Thursday, 25 April 2013

IT Bands - The Plague of Runners

I never considered myself much of a runner, mostly because as you can see from my turtle like paces while training for a half marathon, I'm not. However, whenever the urge takes me to increase my milage, I always start to develop the same set of problems. The most common to all runners of these is difficulty with my IT bands.

What Are IT Bands?

Well, it stands for illiotibial band. Pretty much it's like a leather belt of fibers that runs from the outside of your hip to the outside of your knee. And it's pretty important particularly in stabilizing your knee, which is not a joint you want to be moving in the wrong direction.

Through over use/incorrect use it becomes tight, rubs against the bump at the bottom of your upper leg bone (aka  the lateral femoral epicondyle, 'b' in the diagram) and becomes inflamed. 

borrowed from

What Does ITB Syndrome Feel Like?

Wondering if you have it now? Well, the most common symptom is pain on the outside of your knee, though the pain can extend all the way up the band. It can be while running, or increase even after you've stopped the activity (that's inflammation for you). This can also be followed by swelling if you ignore it.  Still not sure if this is the cause of your pain? Well, it is usually worsened by going up or down stairs, where the IT band is relied upon more. Feel free to test that one out.

What Can Cause ITB Syndrome?

So, overall it is inflammation from overuse and friction. However, 'overuse' doesn't just mean too much running, it means exercise where either the other stabilizers are not doing their share, so the ITB is doing too much, or where the particular motion requires more stabilization than the normal.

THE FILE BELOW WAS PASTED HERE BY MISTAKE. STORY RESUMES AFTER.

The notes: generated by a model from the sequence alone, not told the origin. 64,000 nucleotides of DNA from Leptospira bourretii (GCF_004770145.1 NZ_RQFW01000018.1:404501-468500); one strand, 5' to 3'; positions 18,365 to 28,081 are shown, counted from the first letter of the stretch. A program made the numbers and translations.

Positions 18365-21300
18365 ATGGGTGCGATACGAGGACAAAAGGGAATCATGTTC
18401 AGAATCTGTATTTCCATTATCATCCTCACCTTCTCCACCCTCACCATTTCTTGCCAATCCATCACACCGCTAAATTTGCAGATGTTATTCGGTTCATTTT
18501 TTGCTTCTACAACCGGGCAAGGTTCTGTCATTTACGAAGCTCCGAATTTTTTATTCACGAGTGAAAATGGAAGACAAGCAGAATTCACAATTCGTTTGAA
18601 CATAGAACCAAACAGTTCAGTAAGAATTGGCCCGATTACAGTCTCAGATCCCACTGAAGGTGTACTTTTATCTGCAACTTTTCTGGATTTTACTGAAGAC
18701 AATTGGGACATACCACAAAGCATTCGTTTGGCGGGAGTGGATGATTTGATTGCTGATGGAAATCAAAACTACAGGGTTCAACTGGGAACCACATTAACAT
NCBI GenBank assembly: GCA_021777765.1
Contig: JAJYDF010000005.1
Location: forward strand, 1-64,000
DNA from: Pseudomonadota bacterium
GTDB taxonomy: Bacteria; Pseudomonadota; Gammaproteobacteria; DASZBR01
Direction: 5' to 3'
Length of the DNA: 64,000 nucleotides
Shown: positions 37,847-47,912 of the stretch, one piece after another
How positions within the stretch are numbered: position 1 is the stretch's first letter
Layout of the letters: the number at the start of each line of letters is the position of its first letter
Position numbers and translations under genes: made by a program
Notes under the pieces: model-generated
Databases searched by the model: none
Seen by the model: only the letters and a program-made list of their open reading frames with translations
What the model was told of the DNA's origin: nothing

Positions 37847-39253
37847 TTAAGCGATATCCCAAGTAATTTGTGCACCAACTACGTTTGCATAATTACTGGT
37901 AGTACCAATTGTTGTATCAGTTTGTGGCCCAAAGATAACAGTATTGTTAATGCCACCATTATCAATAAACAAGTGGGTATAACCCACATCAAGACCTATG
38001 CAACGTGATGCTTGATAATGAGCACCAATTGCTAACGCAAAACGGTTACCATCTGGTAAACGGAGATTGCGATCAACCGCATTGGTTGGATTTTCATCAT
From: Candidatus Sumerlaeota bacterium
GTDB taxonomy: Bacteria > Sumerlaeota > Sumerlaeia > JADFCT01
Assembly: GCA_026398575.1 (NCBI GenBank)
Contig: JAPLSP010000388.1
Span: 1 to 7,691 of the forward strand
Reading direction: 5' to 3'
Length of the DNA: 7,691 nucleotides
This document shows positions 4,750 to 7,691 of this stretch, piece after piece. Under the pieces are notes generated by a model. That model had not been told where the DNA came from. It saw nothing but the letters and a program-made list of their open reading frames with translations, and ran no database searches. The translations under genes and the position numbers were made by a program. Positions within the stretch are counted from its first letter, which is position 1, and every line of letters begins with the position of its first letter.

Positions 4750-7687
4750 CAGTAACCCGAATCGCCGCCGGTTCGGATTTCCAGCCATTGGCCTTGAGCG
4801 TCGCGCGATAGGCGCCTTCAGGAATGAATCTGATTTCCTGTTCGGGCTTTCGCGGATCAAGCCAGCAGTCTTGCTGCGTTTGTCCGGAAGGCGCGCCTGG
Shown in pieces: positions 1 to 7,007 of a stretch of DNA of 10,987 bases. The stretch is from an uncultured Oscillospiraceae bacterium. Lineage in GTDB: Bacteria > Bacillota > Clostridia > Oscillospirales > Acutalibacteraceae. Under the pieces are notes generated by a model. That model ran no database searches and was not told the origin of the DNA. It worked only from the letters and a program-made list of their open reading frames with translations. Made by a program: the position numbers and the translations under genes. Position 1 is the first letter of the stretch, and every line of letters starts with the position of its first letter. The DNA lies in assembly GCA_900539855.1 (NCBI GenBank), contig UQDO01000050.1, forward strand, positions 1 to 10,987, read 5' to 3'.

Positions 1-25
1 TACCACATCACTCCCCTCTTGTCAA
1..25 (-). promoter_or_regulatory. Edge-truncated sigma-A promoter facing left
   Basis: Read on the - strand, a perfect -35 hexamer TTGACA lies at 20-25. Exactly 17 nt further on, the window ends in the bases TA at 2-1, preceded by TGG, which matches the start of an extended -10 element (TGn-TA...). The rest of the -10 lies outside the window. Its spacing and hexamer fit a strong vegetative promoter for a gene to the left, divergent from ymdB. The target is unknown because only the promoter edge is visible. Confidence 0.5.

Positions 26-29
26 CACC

Other Stabilizers Not Doing Their Share:
Your ITB is meant to work in conjunction with lots of different muscles around your leg such as your glutes (yup, your butt, it's big for a reason!) and the guys around your hip (inside, outside, upside down... you get the idea) as well as core muscles further up. If these other muscles are weak or not firing properly, your poor ITB picks up the slack, he's just that kinda guy.

Need For Increased Stabilization:
There are a range of body abnormalities that can increase the strain on your ITBs, such as high or low arches, uneven leg lengths, or a tendency to turn the foot in or out too much. These you need to identify, and try to correct as much as possible. A good sports doctor is what you want here.
However, there are also a range of external factors. The most common for runners is always running on the same side of the road. As the road tilts just slightly to drain away, it means you are constantly running unevenly.
Similarly, various types of exercises can increase the strain. For example, exercises that require a squatting motion - climbing up and down stairs or rowing - puts your knee in a position where it is less stable, and if your other stabilizers aren't helping, will overwork your IT band more than normal.

Treatment and Prevention:

First of all, deal with the symptoms. If you have gotten to the inflammation stage: RICE - Rest, Ice, Compress and Elevate. You can then start stretching the ITBs out by using a foam roller and doing particular stretches such as this one:

Stretching has always been recommended for ITB syndrome, but a lot of people find it only helps slightly. That's because it's helping with the symptoms, but you haven't addressed the underlying problems. So, don't forget the next two steps for a lifetime of (this particularly type of) pain-free running.

Second, try to minimise external factors. Swap the sides of the road you run on. See if you can get correction for arch problems, etc.

Third, strengthen up the other stablisers to they do their part. Try these exercises on a regular basis to keep everything pulling their own weight.

Using the combination of all three there is no reason not to look forward to running, jumping and hiking pain free.

Now it's just a matter of fitting it into my training schedule! These can be done before or after your work out. I like to do them without the band while brushing my teeth, as it makes sure I at least do something.

Anyone got any other good exercises for treating ITB syndrome?

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